'A French critic once said I played like a sewing machine. I'll always remember that'
What got you started?
During the second world war, my father somehow got the idea that his children should learn the piano. After the war, my mother picked him up at Tokyo harbour – he was a diplomat and had been away for six years, first in Germany, then in America, where he was imprisoned for three months. The first thing he said was: "Why aren't the children having piano lessons?" So my sister and brother started. Then, aged three, I did too and never stopped.
What was your big breakthrough?
Performing the complete series of Mozart piano concertos in London and Tokyo, and then recording them. It was very much a matter of timing: the record company had wanted me to record Schubert, but [the film] Amadeus had just come out, and Mozart was very much in vogue. Without Amadeus, perhaps nobody would have been interested.
Why do you think some people have difficulty with classical music?
Because they haven't started early enough. The earlier you start with classical music, the more you understand it. But it is also our responsibility, as musicians, to draw audiences in – to express what it is in the music that's so moving and touching and specific.
Is there an art form you don't relate to?
Anything noisy. Even visual art can be noisy. It's not just a matter of colour: there are some fantastically colourful artists who are wonderful – Van Gogh, Rembrandt and his use of light. But there are other, noisy artists.
What has been your biggest challenge?
Sudoku number 10. That is the highest grade of sudoku and it's bloody difficult. I am at number nine.
What work of art would you most like to own?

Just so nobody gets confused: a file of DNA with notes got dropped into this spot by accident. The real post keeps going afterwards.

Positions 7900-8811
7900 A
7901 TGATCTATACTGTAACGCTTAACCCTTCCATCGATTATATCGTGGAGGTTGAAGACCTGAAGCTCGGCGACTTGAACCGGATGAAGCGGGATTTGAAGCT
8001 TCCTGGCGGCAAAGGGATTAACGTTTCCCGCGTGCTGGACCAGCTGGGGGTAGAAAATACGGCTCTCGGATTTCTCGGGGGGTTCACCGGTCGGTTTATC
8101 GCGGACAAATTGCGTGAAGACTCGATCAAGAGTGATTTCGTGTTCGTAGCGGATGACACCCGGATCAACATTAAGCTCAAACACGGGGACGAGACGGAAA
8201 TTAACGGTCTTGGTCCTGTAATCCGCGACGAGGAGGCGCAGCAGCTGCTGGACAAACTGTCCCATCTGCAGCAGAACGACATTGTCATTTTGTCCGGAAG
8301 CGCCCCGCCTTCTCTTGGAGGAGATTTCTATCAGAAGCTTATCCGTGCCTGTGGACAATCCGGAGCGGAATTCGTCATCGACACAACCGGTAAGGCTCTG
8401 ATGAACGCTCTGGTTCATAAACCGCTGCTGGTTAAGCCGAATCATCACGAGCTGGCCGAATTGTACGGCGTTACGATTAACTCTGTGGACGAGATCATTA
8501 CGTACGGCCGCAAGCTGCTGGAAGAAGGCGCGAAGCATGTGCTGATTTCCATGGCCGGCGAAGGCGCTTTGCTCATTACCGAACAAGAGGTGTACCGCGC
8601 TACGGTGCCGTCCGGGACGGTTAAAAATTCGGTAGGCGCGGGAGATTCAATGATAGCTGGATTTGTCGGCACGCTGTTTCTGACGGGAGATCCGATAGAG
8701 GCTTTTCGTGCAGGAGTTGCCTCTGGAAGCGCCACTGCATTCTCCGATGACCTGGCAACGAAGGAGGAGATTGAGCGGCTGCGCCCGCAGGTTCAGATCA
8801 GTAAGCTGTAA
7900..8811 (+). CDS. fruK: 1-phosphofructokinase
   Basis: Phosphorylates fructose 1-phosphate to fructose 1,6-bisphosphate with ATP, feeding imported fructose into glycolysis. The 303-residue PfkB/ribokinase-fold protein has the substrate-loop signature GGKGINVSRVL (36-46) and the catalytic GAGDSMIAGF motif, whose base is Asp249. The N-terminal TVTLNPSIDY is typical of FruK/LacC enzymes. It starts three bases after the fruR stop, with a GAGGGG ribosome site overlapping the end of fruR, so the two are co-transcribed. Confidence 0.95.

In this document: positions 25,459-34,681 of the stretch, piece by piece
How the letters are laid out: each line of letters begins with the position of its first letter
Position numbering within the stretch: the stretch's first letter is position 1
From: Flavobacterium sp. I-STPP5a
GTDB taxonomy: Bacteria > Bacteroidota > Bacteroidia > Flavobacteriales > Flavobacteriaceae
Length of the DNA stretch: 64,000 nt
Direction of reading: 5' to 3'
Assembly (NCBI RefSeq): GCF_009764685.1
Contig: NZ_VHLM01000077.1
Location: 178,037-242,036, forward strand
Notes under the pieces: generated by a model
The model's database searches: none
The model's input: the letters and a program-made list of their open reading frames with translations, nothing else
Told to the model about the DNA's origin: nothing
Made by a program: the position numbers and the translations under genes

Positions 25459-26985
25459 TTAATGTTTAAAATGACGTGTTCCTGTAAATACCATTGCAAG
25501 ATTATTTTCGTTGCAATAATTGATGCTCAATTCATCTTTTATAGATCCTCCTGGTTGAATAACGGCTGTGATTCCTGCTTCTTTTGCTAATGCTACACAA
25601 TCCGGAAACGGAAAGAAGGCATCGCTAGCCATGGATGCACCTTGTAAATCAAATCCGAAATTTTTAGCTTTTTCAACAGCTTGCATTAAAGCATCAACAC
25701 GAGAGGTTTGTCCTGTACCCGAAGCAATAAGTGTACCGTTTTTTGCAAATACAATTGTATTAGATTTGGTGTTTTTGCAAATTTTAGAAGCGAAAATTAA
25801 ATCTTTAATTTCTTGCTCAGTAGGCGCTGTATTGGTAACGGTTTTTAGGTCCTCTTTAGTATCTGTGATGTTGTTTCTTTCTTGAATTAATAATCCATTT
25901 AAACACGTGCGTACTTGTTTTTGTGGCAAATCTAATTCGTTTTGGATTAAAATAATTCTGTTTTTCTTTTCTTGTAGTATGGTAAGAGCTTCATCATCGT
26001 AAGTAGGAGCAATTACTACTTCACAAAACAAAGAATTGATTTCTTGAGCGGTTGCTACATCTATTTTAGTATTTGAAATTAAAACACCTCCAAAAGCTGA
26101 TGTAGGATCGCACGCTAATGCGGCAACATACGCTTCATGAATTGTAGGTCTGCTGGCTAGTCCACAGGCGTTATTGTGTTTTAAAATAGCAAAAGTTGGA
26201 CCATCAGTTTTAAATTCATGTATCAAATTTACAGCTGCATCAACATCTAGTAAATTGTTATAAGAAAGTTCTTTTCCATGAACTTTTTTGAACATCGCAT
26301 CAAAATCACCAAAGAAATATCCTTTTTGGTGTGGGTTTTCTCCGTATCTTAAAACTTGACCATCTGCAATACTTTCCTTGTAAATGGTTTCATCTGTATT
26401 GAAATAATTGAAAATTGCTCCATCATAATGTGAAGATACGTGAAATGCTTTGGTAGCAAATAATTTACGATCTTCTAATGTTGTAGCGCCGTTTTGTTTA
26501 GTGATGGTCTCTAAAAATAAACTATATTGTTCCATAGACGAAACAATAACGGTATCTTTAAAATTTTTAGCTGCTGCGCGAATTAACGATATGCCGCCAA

I don't want to possess anything that is important – I want it to be somewhere that everybody can go to. But if I were forced to, I'd choose The Little Street, a teensy painting by Vermeer, or one of Van Gogh's paintings of clogs. They're self-portraits, really. I couldn't face his face every day, but I'd like to face his shoes.
What one piece of music would work as the soundtrack to your life?
Mozart's Marriage of Figaro. It has everything that's central to people's lives: joy, sorrow, disaster, jealousy, longing and stupidity. Only birth and death are missing.
What's the worst thing anyone ever said about you?
A French critic once said about one of my Mozart piano concertos: "She plays like a Japanese sewing machine." I'd been told before that I was boring, and many other awful things, but I'll always remember that.
Born: Atami, Japan, 1948.
Career: Has made acclaimed recordings of Mozart, Beethoven, Schubert and Chopin. Performs Schubert's final three piano sonatas at the Royal Festival Hall, London (0844 875 0073), on 23 April.
Low point: "My mid-20s. I was winning competitions galore, but I knew deep down that I was nothing."
High point: "My late 20s onwards. I found my voice – now every day is a day of discovery."
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